Courtesy Title (United Kingdom)

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A courtesy title (engl. Courtesy Title ) is a title -Ansprache for current or former spouses (widows and divorced), children, daughters, brothers and their wives and sisters of peers in the UK . The term Courtesy (Courtesy) includes doing more, suggests as the German translation. If the peer dies, the titles are retained, but children of the titleholders do not inherit it. These rules also apply to members of the royal family; There are additional rules for the descendants of the respective ruling monarch. This type of address is also used with holders of certain offices, such as some judges and members of the Scottish gentry .

Examples of courtesy titles are Lord , Lady , The Honorable, whereby Lord and Lady are also used for peers, i.e. are not just courtesy titles in the narrower sense. The title The Honorable (or The Right Honorable ) is also used in other cases, for example in Great Britain for high judges and some high officials and members of parliament. The same applies to other countries, especially from the Commonwealth and also in the USA (where the spelling is Honorable ).

Courtesy title for descendants

Courtesy titles arose because a hereditary nobility title of the British peerages ( Peerage of England , Scotland , Ireland , Great Britain and the United Kingdom ) may only be held by one person - namely the current title holder. Only after his death does the title pass to a single title heir, usually the oldest male descendant. If the deceased title holder does not have a male descendant, however, the title goes to the oldest surviving male descendant of the previous title holder. Until then, the descendant basically only uses his real name, which every title holder in the United Kingdom uses as a name in addition to his nobility title (someone who introduces himself by his real name as Mr. Spencer can also be the Duke of Marlborough). This system of nobility means that later-born members of noble families “return” to the bourgeoisie, unless they are entitled to a courtesy title. "Citizen" is to be understood in this context as a person who does not hold a title of nobility.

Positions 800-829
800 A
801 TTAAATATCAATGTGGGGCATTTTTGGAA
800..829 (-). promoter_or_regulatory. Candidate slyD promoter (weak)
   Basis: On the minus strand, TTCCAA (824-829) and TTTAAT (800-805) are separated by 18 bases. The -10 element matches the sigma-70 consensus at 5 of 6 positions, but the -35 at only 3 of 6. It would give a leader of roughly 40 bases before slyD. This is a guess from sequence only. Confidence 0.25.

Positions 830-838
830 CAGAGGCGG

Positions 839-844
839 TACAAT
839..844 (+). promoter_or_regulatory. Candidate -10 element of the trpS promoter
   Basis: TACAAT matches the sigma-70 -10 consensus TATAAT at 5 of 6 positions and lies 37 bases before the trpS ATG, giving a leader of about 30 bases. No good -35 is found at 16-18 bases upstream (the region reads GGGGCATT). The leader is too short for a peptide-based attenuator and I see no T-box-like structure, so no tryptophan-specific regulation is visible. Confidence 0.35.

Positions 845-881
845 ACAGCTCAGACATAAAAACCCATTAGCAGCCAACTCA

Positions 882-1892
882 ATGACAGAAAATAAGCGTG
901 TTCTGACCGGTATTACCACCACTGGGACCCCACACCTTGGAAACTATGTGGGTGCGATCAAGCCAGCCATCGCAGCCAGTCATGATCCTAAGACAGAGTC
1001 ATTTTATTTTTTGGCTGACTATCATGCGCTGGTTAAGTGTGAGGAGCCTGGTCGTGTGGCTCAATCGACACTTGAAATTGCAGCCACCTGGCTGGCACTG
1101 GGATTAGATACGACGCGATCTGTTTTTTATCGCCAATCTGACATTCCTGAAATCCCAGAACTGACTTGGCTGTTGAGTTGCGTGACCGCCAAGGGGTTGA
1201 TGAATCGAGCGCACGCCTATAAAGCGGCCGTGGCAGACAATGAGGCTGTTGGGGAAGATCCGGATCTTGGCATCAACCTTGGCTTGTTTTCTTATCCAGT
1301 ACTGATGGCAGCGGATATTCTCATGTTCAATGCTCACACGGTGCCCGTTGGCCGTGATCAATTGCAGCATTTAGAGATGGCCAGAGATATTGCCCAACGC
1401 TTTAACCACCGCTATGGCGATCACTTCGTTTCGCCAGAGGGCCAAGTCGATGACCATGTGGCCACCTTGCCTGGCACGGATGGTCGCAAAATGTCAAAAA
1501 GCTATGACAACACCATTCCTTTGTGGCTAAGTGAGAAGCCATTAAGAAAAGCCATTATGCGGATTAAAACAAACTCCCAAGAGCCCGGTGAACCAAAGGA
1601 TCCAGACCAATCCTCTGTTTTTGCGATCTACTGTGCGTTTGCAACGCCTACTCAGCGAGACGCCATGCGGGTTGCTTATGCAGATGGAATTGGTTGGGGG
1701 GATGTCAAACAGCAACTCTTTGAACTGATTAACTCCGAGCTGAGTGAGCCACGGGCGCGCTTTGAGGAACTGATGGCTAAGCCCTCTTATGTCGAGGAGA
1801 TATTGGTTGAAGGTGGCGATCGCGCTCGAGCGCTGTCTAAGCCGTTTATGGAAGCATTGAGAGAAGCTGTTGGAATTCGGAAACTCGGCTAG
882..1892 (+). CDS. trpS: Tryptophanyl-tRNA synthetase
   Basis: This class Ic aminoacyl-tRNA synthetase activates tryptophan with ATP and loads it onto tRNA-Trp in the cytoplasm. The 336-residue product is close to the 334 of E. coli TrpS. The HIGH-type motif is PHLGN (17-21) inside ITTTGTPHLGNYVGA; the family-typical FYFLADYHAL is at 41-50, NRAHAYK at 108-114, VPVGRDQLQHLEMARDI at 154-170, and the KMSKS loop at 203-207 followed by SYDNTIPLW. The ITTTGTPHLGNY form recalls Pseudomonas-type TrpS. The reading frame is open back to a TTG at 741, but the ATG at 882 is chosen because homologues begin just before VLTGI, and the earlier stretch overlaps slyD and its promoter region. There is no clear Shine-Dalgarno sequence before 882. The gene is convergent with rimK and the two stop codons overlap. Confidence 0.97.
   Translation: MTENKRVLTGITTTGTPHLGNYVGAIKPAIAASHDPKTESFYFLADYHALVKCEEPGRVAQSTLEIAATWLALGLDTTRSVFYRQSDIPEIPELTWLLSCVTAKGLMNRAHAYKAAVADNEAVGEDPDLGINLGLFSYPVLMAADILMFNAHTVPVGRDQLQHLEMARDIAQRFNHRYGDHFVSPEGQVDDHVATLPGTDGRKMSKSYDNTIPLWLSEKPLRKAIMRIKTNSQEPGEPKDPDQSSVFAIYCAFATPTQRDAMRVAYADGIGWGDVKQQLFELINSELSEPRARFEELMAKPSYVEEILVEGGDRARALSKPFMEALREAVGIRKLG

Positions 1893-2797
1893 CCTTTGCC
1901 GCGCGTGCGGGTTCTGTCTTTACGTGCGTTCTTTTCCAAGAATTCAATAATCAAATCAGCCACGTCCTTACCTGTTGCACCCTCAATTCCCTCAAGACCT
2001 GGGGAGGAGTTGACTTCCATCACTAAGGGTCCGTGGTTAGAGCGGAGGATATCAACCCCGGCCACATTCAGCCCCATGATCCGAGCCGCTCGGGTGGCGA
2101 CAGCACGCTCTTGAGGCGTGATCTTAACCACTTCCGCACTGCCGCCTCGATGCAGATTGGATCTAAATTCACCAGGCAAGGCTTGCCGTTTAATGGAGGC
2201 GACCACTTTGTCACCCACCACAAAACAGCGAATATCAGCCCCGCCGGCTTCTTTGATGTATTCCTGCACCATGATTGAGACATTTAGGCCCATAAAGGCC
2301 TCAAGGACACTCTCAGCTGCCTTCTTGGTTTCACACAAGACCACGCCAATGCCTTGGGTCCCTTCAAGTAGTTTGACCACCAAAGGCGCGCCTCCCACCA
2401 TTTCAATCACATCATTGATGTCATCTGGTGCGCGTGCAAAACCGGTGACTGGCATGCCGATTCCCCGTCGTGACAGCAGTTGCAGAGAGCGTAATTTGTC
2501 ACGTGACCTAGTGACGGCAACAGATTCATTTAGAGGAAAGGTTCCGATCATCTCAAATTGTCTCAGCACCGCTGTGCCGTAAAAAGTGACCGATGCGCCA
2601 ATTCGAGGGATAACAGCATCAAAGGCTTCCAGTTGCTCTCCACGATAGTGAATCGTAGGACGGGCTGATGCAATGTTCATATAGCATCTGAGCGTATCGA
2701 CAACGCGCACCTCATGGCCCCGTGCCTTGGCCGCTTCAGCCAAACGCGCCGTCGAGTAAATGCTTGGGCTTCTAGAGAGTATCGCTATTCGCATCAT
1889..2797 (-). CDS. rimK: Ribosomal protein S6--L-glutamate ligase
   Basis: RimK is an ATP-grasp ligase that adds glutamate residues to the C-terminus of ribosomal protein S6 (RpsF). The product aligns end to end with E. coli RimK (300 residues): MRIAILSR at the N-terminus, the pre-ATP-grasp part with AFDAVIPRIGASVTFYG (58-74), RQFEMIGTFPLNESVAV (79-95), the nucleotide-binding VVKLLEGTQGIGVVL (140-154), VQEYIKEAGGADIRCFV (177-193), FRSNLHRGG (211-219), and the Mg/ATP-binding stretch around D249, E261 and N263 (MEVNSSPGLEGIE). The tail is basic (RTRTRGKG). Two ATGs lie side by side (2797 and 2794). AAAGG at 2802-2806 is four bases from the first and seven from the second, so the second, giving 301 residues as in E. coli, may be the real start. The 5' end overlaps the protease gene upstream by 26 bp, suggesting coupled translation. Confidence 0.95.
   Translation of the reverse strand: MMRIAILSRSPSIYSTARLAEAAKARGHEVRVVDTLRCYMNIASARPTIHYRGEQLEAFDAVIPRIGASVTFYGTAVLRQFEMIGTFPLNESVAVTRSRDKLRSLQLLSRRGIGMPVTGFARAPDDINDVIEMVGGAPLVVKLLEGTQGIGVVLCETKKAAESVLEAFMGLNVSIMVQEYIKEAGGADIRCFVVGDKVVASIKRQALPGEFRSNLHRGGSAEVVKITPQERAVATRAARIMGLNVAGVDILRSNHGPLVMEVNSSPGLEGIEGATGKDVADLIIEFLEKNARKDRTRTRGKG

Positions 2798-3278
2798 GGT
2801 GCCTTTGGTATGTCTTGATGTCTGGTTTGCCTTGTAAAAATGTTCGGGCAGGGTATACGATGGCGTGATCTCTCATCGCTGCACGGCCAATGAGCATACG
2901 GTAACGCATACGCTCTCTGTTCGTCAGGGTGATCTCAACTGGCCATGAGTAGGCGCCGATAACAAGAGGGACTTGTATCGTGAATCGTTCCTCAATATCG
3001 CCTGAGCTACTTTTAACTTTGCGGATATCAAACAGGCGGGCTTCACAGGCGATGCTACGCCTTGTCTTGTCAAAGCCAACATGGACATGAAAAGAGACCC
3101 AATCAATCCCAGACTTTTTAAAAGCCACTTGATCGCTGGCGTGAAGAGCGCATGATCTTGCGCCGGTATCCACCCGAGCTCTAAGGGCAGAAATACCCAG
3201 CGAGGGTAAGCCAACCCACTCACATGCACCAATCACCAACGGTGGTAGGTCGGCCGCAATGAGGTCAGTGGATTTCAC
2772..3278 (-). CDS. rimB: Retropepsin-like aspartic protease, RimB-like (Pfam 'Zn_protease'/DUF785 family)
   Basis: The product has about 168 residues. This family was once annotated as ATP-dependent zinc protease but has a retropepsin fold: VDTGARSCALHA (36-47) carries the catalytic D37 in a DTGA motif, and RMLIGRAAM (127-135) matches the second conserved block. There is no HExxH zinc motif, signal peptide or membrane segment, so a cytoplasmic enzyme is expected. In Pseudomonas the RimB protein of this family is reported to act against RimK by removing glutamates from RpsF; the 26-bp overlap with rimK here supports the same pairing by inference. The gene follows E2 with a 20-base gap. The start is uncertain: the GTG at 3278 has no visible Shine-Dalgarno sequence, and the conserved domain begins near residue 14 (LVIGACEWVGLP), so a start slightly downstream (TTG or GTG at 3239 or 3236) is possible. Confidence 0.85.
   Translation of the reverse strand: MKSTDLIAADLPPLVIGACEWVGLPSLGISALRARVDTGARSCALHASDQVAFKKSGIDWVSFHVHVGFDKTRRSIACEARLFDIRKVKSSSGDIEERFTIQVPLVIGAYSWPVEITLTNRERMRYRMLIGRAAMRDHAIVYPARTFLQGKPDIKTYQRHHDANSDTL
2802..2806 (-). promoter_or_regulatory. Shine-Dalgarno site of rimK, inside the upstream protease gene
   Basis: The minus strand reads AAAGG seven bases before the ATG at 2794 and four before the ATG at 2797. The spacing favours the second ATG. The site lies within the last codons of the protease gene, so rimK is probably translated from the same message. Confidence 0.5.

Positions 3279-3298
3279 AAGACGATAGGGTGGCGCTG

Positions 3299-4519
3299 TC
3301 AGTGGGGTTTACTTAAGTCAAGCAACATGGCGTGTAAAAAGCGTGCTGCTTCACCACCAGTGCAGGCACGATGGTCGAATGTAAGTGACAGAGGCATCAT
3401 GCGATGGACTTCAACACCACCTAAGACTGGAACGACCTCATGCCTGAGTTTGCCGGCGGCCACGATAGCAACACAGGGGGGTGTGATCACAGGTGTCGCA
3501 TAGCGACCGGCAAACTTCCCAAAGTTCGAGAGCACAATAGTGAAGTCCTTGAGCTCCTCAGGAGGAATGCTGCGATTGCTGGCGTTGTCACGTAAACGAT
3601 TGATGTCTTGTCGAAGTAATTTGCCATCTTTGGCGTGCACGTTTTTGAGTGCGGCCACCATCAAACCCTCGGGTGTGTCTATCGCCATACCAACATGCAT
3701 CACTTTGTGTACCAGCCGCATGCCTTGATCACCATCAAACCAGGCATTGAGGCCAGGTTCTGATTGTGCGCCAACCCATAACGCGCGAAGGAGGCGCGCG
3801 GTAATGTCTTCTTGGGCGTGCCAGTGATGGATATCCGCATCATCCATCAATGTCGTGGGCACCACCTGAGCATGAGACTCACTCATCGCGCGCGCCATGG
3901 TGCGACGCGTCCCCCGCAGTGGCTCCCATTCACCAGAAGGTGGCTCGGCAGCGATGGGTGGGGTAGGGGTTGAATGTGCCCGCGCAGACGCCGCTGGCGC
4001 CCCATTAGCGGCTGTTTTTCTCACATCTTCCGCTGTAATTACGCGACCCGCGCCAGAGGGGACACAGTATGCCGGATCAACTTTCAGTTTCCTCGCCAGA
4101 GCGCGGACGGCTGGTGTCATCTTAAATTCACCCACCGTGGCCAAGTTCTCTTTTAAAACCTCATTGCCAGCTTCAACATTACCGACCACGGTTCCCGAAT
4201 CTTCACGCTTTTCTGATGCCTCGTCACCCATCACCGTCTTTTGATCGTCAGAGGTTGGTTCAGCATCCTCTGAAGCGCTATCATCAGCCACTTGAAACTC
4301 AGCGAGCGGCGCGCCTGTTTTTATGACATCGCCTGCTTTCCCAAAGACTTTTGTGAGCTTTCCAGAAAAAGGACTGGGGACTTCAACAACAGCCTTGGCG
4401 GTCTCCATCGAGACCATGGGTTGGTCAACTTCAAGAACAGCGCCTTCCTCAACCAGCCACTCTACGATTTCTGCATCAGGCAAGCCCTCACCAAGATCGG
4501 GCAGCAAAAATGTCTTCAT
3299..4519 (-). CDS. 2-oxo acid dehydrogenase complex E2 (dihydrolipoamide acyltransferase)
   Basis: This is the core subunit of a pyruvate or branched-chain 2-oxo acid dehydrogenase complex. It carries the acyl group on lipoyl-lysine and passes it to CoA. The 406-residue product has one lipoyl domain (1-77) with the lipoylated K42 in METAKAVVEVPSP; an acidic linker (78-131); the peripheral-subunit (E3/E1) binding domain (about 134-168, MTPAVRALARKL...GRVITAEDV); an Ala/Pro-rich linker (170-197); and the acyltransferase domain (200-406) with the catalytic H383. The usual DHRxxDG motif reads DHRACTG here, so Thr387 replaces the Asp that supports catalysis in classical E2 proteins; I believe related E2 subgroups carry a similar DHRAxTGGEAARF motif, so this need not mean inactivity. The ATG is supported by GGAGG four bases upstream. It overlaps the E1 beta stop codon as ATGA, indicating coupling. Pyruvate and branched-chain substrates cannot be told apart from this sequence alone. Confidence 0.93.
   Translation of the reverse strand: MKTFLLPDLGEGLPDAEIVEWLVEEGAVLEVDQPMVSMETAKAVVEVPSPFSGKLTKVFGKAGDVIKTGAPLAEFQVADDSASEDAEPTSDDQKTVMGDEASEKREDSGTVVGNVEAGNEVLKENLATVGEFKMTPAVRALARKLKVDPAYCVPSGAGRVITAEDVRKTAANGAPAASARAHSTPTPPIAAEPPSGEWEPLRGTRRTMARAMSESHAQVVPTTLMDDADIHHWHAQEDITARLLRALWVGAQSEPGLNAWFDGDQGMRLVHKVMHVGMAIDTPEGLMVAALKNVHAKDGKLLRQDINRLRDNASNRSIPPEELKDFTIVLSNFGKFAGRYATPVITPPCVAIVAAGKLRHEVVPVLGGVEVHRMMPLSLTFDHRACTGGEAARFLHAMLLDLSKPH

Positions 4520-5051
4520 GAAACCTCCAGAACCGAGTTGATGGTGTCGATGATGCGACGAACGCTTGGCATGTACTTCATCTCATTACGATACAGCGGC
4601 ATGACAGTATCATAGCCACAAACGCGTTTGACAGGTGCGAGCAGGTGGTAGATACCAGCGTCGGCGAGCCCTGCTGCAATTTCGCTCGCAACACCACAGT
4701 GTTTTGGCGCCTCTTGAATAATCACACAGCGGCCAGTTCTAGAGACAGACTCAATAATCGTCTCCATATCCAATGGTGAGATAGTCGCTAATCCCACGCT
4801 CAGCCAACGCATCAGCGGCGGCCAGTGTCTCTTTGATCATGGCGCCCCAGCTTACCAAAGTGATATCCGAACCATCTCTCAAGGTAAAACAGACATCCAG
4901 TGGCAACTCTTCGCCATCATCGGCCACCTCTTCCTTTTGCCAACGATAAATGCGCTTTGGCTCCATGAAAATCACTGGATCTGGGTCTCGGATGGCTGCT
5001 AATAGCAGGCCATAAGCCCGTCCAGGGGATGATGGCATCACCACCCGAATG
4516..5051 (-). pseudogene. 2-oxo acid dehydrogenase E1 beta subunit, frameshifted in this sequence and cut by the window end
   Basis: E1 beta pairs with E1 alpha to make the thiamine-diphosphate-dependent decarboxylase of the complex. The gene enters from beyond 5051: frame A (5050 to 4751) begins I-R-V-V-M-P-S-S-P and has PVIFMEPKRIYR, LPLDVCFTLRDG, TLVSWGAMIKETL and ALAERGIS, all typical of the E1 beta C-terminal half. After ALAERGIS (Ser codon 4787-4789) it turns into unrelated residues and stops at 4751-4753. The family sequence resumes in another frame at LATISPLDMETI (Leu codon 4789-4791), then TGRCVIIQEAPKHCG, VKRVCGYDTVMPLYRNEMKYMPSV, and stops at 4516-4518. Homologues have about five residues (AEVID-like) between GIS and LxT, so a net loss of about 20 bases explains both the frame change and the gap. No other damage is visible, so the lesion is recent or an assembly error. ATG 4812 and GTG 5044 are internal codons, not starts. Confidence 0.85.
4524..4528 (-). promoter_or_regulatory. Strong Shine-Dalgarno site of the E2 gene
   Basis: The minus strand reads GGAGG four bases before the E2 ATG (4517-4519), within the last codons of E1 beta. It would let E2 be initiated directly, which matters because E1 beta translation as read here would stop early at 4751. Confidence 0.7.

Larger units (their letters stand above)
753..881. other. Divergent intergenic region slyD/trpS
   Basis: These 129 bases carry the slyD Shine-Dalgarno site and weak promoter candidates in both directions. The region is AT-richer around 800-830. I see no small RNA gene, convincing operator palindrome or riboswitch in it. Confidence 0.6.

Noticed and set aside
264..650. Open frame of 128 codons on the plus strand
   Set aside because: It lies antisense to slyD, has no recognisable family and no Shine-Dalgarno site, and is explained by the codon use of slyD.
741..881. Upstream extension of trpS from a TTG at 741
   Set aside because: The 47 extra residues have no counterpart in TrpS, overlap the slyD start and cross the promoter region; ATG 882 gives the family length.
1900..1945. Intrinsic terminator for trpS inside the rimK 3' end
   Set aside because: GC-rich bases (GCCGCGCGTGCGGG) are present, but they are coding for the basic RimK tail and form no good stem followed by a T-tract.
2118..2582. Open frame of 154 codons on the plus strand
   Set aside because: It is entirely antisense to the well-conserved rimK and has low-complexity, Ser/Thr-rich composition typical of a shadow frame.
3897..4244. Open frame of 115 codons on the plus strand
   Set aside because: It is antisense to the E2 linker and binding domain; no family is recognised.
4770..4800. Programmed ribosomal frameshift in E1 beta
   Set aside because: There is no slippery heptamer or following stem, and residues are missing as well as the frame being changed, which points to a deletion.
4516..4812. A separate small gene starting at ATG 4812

Courtesy title of the eldest son

If a peer of the rank of Earl , Marquess or Duke has other subordinate titles, his immediate title heir ( Heir Apparent ), usually his eldest son, may use a title lower in the protocol order ( precedence ) as a courtesy title. Often for precisely this purpose, further subordinate titles are awarded together with the higher-ranking title. If this eldest son in turn has an eldest son and there are other subordinate titles, he can also use one of those titles. For example, the Duke of Norfolk is also Earl of Arundel and Baron Maltravers, among others . His eldest son is therefore addressed as the Earl of Arundel and his eldest son as Baron Maltravers . Still, only the grandfather is a peer. The other two remain bourgeois until they acquire a substantial title of nobility themselves. These courtesy titles are only used by the respective Heir Apparent, siblings of Heirs Apparent and Heirs Presumptive do not have a courtesy title.